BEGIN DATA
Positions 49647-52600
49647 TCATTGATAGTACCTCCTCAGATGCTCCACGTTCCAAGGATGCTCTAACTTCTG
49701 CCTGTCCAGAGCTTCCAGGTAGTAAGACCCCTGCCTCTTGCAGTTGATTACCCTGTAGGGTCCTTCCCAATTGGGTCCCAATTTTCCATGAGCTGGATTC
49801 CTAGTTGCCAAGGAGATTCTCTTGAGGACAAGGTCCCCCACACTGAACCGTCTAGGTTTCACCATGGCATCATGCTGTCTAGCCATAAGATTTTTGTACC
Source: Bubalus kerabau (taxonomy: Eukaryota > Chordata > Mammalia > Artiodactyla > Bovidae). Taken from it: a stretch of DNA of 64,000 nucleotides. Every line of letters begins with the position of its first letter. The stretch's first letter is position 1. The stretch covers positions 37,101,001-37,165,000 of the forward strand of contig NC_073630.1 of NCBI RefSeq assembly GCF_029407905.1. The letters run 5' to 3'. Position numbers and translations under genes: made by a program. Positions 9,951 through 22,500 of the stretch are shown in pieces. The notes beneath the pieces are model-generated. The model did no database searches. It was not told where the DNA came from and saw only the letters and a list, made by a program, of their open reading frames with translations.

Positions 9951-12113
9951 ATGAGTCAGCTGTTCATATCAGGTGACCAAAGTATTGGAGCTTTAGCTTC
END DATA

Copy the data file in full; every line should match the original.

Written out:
Positions 49647-52600
49647 TCATTGATAGTACCTCCTCAGATGCTCCACGTTCCAAGGATGCTCTAACTTCTG
49701 CCTGTCCAGAGCTTCCAGGTAGTAAGACCCCTGCCTCTTGCAGTTGATTACCCTGTAGGGTCCTTCCCAATTGGGTCCCAATTTTCCATGAGCTGGATTC
49801 CTAGTTGCCAAGGAGATTCTCTTGAGGACAAGGTCCCCCACACTGAACCGTCTAGGTTTCACCATGGCATCATGCTGTCTAGCCATAAGATTTTTGTACC
Source: Bubalus kerabau (taxonomy: Eukaryota > Chordata > Mammalia > Artiodactyla > Bovidae). Taken from it: a stretch of DNA of 64,000 nucleotides. Every line of letters begins with the position of its first letter. The stretch's first letter is position 1. The stretch covers positions 37,101,001-37,165,000 of the forward strand of contig NC_073630.1 of NCBI RefSeq assembly GCF_029407905.1. The letters run 5' to 3'. Position numbers and translations under genes: made by a program. Positions 9,951 through 22,500 of the stretch are shown in pieces. The notes beneath the pieces are model-generated. The model did no database searches. It was not told where the DNA came from and saw only the letters and a list, made by a program, of their open reading frames with translations.

Positions 9951-12113
9951 ATGAGTCAGCTGTTCATATCAGGTGACCAAAGTATTGGAGCTTTAGCTTC